Lou Cerny says he’s read all the recent stories heralding the resurrection of the construction industry.
But the vice president and project manager for Chicago-based Arlington Glass says he just hasn’t witnessed any such renaissance just yet in the Windy City. In fact, things have been far from that, he says.
“There seems to be a little uptick in construction, mainly remodeling/tenant relocation, etc., and some stores,” Cerny says. “Public schools are gearing up for summer construction and some universities as well, but the volume is nothing earth-shattering, considering the number of bidders we see on open bids lately.”
His pessimism is counter to the rosier industry forecasts as of late that have projected a continued spike in construction spending and employment. Ken Simonson, the chief economist for the Associated General Contractors of America (AGC), recently went as far as to say that he anticipates the construction industry adding as many as 300,000 jobs in 2014.
Cerny, however, isn’t buying, citing the still prevalent low profit margins and slowed down demand coming with the advent of winter.
“Three hundred thousand new jobs for 2014?” he asked. “Assuming that we are looking at about 45 states, for the most part, that sounds like a lot, but, if you read the current unemployment and more importantly underemployment numbers, we will still be in the hole, considering that average salary has gone down about $3,000 per worker, not considering inflation at all. If each of the 300,000 jobs averages $50,000 annually, that is $1.5 billion. That’s not much, considering the new budget and spending increases. The hole doubles each day at this rate.”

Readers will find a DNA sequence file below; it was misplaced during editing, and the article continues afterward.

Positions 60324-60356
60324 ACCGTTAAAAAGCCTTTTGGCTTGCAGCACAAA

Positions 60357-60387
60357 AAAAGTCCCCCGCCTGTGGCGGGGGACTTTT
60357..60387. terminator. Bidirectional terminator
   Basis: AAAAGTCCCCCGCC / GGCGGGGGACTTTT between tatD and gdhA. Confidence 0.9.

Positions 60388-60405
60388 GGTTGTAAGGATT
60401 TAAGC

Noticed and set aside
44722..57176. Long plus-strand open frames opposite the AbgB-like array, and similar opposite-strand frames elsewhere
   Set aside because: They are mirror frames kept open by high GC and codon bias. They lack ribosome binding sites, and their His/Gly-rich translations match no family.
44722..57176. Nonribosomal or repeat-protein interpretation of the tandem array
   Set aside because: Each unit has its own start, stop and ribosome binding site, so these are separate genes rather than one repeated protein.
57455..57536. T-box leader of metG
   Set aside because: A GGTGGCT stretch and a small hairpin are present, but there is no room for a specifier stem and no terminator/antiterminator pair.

One doesn’t have to look far to find the problems still plaguing the construction sector and the ancillary fields such as the glass industry that depend on it. One of the city’s oldest glaziers confirmed as much. Chicago Glass Co., a family-run business that first opened in 1924, recently shuttered its doors for good, according to a representative who answered the phone at the company headquarters.
Not everybody in Chicago’s glass industry, however, shares that gloomy outlook, even as the winter slowdown approaches. Kevin Byczek, a salesman with Torstenson Glass, a glass distributor, says demand for his company’s services first began picking up early in 2013 and has remained steady ever since.
“We seem to be fairly busy right now,” he says. “I think we had a few months that were pretty slow, but most of the year, we were going pretty strong.”
A woman who only identified herself as “Michelle” answered the phone at Chicago Tempered Glass Co. and echoed similar thoughts, saying that business has been “very good” over the last six months and kept their company “really busy.” She declined to give her last name.
Cerny says he’d love to see the reason for the giddy optimism shared by so many others, but just hasn’t yet.
“I just do not see [the rebounding of the construction industry] occurring,” he says, “at least not in the Chicago metro area market.”